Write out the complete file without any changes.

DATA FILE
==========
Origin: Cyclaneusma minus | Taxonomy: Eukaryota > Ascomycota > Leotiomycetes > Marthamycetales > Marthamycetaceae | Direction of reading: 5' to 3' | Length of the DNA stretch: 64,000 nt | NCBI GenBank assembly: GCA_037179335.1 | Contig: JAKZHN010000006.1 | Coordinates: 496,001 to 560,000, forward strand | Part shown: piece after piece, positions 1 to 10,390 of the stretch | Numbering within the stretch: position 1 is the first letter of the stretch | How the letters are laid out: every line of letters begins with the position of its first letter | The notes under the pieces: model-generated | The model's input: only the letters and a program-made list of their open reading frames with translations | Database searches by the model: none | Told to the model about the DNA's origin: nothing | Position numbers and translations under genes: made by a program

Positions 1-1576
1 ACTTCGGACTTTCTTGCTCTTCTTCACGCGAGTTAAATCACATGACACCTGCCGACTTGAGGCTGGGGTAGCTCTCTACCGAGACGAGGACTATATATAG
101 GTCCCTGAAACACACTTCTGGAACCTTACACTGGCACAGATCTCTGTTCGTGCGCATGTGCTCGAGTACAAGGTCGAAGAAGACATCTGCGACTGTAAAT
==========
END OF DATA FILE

Origin: Cyclaneusma minus | Taxonomy: Eukaryota > Ascomycota > Leotiomycetes > Marthamycetales > Marthamycetaceae | Direction of reading: 5' to 3' | Length of the DNA stretch: 64,000 nt | NCBI GenBank assembly: GCA_037179335.1 | Contig: JAKZHN010000006.1 | Coordinates: 496,001 to 560,000, forward strand | Part shown: piece after piece, positions 1 to 10,390 of the stretch | Numbering within the stretch: position 1 is the first letter of the stretch | How the letters are laid out: every line of letters begins with the position of its first letter | The notes under the pieces: model-generated | The model's input: only the letters and a program-made list of their open reading frames with translations | Database searches by the model: none | Told to the model about the DNA's origin: nothing | Position numbers and translations under genes: made by a program

Positions 1-1576
1 ACTTCGGACTTTCTTGCTCTTCTTCACGCGAGTTAAATCACATGACACCTGCCGACTTGAGGCTGGGGTAGCTCTCTACCGAGACGAGGACTATATATAG
101 GTCCCTGAAACACACTTCTGGAACCTTACACTGGCACAGATCTCTGTTCGTGCGCATGTGCTCGAGTACAAGGTCGAAGAAGACATCTGCGACTGTAAAT